9. Shinn K, Wetzel M, DeGroote NP, et al. Impact of respiratory viral panel testing on length of stay in pediatric cancer patients admitted with fever and neutropenia. Pediatr Blood Cancer 2020;67(11):e28570. DOI: 10.1002/pbc.28570
  10. Büyükkapu-Bay S, Kebudi R, Görgün Ö, et al. Respiratory viral infection`s frequency and clinical outcome in symptomatic children with cancer: a single center experience from a middle-income country. Turk J Pediatr 2018;60(6):653–659. DOI: 10.24953/turkjped.2018.06.005
  11. Aydin Köker S, Demirağ B, Tahta N, et al. A 3-year retrospective study of the epidemiology of acute respiratory viral infections in pediatric patients with cancer undergoing chemotherapy. J Pediatr Hematol Oncol 2019;41(4):e242–e246. DOI: 10.1097/MPH.0000000000001418
  12. Hakim H, Dallas R, Zhou Y, et al. Acute respiratory infections in children and adolescents with acute lymphoblastic leukemia. Cancer 2016;122(5):798–805. DOI: 10.1002/cncr.29833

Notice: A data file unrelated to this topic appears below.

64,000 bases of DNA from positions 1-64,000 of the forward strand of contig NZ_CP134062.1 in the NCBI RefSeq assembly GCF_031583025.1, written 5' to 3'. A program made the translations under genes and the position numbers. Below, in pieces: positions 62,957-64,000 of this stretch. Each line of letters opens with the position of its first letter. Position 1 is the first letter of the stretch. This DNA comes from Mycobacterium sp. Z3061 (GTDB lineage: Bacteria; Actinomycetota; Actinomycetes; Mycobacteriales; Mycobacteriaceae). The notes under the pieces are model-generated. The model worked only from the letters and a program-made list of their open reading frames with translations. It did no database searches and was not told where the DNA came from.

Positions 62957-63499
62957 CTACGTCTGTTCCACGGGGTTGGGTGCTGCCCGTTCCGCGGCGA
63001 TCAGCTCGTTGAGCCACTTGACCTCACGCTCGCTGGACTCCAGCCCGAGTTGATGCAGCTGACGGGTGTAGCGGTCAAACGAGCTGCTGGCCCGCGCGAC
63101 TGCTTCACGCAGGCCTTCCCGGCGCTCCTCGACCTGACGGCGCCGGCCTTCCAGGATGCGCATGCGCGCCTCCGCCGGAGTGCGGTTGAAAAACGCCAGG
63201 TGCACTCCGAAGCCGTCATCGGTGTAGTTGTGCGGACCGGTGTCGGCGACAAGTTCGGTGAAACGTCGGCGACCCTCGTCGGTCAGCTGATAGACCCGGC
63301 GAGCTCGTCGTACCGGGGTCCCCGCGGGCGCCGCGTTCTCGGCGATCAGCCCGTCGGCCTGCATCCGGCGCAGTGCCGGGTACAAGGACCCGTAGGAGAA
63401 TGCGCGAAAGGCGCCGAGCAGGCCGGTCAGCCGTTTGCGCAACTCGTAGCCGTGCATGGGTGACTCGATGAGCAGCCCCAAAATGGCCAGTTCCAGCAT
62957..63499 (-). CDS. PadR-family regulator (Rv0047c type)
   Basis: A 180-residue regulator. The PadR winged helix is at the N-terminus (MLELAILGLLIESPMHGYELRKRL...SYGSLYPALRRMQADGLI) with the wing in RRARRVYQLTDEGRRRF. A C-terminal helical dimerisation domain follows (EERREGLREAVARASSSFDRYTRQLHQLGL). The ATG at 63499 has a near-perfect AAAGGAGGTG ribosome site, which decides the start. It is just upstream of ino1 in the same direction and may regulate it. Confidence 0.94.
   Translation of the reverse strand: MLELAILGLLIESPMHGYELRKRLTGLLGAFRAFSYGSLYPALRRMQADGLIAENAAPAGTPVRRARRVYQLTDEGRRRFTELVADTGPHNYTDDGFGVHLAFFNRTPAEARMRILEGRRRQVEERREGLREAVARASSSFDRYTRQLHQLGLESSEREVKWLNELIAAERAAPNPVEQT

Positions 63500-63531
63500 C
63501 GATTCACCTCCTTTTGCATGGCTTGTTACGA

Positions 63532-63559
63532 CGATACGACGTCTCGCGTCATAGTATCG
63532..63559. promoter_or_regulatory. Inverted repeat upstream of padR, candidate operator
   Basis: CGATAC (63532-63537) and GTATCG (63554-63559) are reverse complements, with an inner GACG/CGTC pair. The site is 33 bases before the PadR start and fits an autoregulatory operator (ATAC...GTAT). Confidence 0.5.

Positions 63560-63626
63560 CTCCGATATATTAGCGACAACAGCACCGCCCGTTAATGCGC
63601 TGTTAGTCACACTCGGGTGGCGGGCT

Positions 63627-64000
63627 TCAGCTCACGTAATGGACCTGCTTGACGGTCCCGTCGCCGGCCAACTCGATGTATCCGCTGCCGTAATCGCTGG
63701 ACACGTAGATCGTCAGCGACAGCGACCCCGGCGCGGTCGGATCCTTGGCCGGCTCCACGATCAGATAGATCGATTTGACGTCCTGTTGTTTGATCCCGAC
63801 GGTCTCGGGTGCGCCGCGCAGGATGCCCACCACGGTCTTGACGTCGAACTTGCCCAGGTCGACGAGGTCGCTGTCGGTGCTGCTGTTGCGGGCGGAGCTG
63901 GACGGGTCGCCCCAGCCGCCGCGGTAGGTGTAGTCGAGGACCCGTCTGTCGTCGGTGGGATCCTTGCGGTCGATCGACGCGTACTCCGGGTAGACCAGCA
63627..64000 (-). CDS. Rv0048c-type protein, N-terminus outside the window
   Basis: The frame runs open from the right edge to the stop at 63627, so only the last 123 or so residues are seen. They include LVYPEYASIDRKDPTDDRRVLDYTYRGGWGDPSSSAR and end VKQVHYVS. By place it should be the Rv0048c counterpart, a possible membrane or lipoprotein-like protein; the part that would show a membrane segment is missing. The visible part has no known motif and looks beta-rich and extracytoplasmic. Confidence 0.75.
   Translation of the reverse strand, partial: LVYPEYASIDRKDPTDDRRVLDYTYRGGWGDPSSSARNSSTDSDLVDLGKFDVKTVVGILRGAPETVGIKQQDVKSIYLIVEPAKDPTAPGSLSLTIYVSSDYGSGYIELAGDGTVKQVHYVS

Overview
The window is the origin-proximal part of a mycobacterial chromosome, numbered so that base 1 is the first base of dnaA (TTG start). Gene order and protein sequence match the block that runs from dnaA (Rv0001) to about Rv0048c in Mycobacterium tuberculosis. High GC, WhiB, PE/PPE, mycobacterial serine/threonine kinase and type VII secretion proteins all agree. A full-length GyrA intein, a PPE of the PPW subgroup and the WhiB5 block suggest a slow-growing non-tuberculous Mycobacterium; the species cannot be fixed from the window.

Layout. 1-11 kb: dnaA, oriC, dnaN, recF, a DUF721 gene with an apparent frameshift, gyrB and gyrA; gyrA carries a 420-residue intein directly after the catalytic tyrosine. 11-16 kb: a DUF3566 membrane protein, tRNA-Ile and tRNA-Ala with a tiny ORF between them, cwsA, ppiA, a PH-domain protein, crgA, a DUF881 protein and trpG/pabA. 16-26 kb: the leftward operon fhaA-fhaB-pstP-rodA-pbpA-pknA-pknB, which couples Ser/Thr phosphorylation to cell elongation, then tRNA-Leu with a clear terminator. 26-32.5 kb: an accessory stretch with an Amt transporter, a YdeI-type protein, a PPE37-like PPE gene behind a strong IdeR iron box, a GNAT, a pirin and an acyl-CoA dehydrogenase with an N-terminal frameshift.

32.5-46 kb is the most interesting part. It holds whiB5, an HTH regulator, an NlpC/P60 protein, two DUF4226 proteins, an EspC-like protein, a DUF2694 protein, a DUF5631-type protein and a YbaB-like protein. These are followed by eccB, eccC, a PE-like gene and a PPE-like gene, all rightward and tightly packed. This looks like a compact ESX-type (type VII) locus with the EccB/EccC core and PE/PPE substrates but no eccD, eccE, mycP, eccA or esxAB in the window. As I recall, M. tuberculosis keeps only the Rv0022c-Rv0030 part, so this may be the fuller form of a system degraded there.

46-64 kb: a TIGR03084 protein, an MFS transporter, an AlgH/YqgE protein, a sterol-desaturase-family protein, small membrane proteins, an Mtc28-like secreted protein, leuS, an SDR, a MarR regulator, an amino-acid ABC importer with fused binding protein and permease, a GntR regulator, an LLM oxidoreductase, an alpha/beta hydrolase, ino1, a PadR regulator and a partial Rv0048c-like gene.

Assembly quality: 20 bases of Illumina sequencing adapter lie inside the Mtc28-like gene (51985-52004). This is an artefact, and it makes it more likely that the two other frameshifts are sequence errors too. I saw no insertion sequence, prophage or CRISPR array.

13. Söderman M, Rhedin S, Tolfvenstam T, et al. Frequent respiratory viral infections in children with febrile neutropenia - a prospective follow-up study. PloS One 2016;11(6):e0157398. DOI: 10.1371/journal.pone.0157398
  14. Torres JP, Labraña Y, Ibañez C, et al. Frequency and clinical outcome of respiratory viral infections and mixed viral-bacterial infections in children with cancer, fever and neutropenia. Pediatr Infect Dis J 2012;31(9):889–893. DOI: 10.1097/INF.0b013e31825c4b7e
  15. Hou N, Wang K, Zhang H, et al. Comparison of detection rate of 16 sampling methods for respiratory viruses: a Bayesian network meta-analysis of clinical data and systematic review. BMJ Glob Health 2020;5(11):e003053. DOI: 10.1136/bmjgh-2020-003053